Pasture Management 101: Renovating Horse Fields

Pasture Management 101: Renovating Horse Fields

An important step in renovating pastures is proper grazing management. Consider using electric fencing to separate large pastures into smaller plots and implement rotational grazing.

Photo: iStock

In the first installment of this series, we reviewed the types of grasses that make quality pastures. But, not all owners are fortunate enough to have pristine pastures from the get-go. If you’ve evaluated your current pasture situation and deemed it lacking in quality grasses, steps you can take to renovate and improve your established pastures.

Begin by evaluating pastures for grass and clover stand, along with weed presence.

“Be realistic about the status of the pastures and use caution not to over-or-under represent the coverage of the pasture with weeds and grasses,” says Jennie Ivey, MS, PhD, assistant professor and extension equine specialist at the University of Tennessee Institute of Agriculture. An accurate evaluation will aid in determining if you should plant more grasses, legumes, or both.

Then, consider what you need to add. “Select a forage that is appropriate for the region and that will complement the existing stand,” Ivey advises.

Also, keep your pasture’s purpose in mind. For example, if you’re breeding and raising horses, consider the risk endophyte-infected fescue poses pregnant mares and their unborn foals, who are susceptible to fescue toxicosis.

You’ll also want to collect and submit a soil sample to determine how to best fertilize pastures. If you’re unsure how to appropriately collect a sample, consult your county extension agent or district conservationist for assistance with the process. Based on the test results, you’ll receive recommendations for spring or fall fertilization, which will aid in the reestablishment process.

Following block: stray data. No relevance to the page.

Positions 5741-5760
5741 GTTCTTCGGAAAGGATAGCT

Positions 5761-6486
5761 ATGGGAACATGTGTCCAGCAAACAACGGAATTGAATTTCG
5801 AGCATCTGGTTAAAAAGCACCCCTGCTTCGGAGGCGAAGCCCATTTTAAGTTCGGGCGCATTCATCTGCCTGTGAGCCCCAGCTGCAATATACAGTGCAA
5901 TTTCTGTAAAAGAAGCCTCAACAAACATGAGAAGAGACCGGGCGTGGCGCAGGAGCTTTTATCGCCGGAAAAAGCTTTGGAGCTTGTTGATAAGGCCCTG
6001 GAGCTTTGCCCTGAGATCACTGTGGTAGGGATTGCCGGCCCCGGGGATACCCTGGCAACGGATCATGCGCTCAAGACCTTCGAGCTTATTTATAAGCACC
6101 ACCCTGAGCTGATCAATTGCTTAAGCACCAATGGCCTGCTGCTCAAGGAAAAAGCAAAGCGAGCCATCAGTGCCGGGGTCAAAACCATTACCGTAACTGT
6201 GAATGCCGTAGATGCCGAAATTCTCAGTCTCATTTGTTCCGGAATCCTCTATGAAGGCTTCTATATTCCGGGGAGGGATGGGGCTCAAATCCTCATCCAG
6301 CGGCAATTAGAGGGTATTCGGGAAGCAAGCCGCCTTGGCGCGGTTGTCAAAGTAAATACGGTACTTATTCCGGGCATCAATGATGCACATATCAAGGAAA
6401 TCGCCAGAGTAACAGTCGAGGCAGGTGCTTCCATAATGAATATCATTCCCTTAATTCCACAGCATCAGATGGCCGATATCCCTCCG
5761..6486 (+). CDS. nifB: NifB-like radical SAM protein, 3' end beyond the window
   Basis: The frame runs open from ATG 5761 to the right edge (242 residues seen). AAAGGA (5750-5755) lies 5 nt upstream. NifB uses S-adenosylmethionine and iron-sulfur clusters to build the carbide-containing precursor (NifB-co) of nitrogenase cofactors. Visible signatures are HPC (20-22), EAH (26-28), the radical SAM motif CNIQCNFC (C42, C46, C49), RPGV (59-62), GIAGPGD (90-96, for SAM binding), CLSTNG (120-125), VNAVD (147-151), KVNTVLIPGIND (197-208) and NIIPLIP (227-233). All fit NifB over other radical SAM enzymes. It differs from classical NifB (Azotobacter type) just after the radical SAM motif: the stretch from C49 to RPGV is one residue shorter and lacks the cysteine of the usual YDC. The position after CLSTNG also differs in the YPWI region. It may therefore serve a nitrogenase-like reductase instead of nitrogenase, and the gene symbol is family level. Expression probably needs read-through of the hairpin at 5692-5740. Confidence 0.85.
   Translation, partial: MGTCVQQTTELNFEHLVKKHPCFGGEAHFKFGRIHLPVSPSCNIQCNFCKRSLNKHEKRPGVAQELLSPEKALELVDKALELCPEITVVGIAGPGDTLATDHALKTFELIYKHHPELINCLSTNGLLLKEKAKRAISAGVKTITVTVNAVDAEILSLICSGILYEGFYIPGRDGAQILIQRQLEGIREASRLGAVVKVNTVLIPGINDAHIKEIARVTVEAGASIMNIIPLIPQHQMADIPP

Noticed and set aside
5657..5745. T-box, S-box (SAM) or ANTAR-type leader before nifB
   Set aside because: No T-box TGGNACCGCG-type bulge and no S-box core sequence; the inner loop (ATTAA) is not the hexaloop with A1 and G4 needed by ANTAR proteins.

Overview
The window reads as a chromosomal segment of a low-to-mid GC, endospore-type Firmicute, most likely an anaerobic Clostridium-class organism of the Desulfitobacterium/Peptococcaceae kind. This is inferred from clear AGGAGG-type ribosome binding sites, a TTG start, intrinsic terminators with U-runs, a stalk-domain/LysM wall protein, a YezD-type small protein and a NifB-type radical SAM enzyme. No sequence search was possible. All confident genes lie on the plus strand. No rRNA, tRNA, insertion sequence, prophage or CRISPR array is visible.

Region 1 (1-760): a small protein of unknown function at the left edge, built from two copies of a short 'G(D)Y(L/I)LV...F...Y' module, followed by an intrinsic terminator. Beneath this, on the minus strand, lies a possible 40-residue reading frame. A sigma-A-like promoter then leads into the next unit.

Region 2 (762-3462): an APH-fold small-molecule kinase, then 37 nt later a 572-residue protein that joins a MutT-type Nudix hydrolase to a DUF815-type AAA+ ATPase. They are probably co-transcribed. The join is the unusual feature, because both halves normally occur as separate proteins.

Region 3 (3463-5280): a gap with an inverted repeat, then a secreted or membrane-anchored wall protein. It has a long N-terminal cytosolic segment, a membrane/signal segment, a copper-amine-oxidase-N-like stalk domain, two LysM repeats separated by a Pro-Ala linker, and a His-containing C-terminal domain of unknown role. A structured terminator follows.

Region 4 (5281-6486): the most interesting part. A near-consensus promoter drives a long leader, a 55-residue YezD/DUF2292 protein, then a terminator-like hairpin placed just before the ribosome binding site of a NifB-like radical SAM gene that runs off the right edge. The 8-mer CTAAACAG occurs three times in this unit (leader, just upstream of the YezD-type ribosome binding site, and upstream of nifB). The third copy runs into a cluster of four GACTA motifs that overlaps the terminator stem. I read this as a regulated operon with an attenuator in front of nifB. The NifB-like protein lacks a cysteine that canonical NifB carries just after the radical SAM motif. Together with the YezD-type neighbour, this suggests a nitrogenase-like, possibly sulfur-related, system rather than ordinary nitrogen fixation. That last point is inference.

Another important step is implementing weed control strategies. Since weeds will fill in areas not well-covered by grasses and legumes, it’s easy to lose forage plants to weed pressure.

“Various herbicides are available, but be sure to follow restrictions and instructions for each herbicide to prevent unintentional application,” Ivey advises.

Caution: Read the herbicide’s label closely and note any grazing restrictions that you need to observe. Many herbicide restrictions are in place to prevent livestock that will enter the human food chain from consuming the herbicides. As such, horses sometimes aren’t specifically listed on the herbicide label. However, experts recommend that horse owners follow the restrictions for other livestock. This will help prevent accidental and potentially harmful ingestion of the herbicide by grazing horses. Consider rotating horses to another pasture during herbicide application.

The final step in renovating pastures is proper grazing management for horses. Overgrazing will cause a loss of forage stand in a pasture and allow for more weed growth. Ivey suggests “reducing pasture size and implementing rotational grazing with a heavy use or sacrifice area to maximize pasture forage growth.”

About the Author

Hope Ellis-Ashburn, MS

Hope Ellis-Ashburn, MS, lives with her husband and daughter near Chattanooga, Tennessee, where the family raises Black Angus cattle and hay on her husband’s family’s farm, which has been in operation for over a century. She is a former Extension agent, a current high school teacher, and has owned horses for more than 30 years. She currently owns a half-Arabian mare named Sally. She began writing freelance articles three years ago, authored The Story of Kimbrook Arabians, and posts a range of horse-related content weekly on her blog, Red Horse on a Red Hill.

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